graduate astronomy program with the Universi- Science Foundation, NASA, the Pan-STARRS
ty’s Department of Physics & Astronomy. In Fall consortium, Space Telescope Science Institute,
2012, the program had 45 students working for
2424 MAILE WAY, SAUNDERS HALL 540 • HONOLULU, HAWAII 96822 • (808) 956-2325 UHERO.HAWAII.EDU © 2014
UHERO ECONOMIC IMPACT OF ASTRONOMY IN HAWAII AUGUST 28, 2014 - PAGE 7

Tohoku University and the Air Force3, and hosts or destroy commercial and government satellites.
over half a dozen telescopes. HO’s location is fa- The conference attracts top names in the aero-
vorable for a variety of purposes, which makes it a space industry and aerospace research.
very desirable destination for unique and cutting
edge research. For example, the Mees Solar Ob- Methodology and Data
servatory and Solar-C are used specifically for so- The astronomy sector generates economic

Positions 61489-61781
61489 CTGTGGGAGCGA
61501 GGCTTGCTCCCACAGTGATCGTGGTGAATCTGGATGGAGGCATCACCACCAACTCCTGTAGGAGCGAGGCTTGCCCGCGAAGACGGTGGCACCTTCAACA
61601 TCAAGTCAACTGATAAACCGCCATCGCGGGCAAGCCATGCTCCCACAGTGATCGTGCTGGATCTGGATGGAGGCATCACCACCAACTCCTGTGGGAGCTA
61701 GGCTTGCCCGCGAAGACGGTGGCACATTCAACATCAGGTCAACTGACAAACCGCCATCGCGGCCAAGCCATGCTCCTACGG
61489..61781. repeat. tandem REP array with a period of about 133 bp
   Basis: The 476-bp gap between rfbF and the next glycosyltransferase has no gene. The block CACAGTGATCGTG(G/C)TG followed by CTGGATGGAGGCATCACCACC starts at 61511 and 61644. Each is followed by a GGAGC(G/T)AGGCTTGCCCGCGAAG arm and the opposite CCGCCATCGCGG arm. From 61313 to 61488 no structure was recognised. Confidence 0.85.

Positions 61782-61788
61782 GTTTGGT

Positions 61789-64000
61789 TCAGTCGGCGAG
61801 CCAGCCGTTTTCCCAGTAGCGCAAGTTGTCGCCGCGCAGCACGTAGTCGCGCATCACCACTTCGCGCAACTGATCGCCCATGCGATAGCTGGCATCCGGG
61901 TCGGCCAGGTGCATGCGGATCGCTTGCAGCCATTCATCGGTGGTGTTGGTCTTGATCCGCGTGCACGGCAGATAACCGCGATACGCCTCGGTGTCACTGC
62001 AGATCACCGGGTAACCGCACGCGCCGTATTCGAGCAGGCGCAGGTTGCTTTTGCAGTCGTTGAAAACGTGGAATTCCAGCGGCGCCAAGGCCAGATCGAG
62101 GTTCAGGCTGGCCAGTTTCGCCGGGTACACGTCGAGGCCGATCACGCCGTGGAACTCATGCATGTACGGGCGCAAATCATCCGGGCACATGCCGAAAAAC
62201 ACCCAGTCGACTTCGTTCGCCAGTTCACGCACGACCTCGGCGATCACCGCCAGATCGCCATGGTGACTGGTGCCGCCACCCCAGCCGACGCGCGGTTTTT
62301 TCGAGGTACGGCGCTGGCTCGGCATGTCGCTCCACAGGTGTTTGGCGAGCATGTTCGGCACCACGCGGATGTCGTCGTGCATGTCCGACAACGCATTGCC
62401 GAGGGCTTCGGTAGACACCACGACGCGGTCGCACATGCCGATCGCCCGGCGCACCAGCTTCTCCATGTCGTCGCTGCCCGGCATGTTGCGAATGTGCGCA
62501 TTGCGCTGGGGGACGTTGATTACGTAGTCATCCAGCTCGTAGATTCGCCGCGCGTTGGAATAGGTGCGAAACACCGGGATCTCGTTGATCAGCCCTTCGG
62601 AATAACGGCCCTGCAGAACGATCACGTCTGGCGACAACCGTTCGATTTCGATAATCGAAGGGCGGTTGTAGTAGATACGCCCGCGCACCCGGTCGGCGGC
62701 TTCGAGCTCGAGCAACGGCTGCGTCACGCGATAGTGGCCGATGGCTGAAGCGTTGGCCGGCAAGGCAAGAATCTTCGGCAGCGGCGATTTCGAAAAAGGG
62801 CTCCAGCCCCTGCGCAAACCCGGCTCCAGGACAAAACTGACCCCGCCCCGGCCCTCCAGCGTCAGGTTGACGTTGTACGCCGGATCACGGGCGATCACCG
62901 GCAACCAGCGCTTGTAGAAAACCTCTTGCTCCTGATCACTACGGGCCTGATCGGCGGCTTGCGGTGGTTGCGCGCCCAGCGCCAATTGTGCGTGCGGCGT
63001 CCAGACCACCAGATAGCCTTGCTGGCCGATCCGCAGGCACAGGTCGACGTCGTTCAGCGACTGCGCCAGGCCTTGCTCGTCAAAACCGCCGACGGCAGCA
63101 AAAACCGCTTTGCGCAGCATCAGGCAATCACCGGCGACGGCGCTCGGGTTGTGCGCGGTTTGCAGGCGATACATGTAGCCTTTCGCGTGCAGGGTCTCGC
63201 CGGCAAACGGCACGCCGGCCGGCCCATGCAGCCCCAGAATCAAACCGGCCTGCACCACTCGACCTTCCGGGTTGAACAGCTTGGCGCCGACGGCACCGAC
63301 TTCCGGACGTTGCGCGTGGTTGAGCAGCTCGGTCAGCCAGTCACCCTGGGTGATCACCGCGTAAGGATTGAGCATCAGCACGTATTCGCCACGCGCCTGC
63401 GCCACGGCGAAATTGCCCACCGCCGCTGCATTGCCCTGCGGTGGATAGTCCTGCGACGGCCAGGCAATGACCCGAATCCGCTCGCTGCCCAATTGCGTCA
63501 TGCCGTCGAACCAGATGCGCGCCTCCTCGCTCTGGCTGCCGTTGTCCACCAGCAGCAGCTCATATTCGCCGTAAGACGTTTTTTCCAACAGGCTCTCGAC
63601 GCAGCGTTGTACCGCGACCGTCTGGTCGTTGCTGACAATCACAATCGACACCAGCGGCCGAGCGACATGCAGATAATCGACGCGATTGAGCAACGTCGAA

lar observation, whereas the TLRS-4 Laser Rang- activity in the community through local busi-
ing System measures distances to the Moon and ness sales, employee earnings, tax revenues, and
artificial Earth satellites. The Faulkes Telescope job creation. We used data on labor earnings and
provides free access to robotic telescopes and a astronomy-related expenditures for three major
fully supported education program to encour- spending categories -- astronomy operations,
age teachers and students to engage in hands-on students and visitors -- to calculate the total lo-
research-based science education. cal expenditures by industry for each county. Ex-
Most recently, the PS1 and PS2 telescopes penditure types were classified using the North
were completed for the Pan-STARRS wide-field American Industry Classification System (NA-
survey program. Among other things, the Pan- ICS) industry descriptions. The total amount of
STARRS telescopes will search for large aster- economic activity generated in each county (Ha-
oids long before possible impact with Earth. The waii, Honolulu, Maui, and Kauai) was then esti-
planned Asteroid Terrestrial-Impact Last Alert mated using the 2007 inter-county input-output
System (ATLAS) will search the sky in a closer (I-O) model of Hawaii’s economy. 4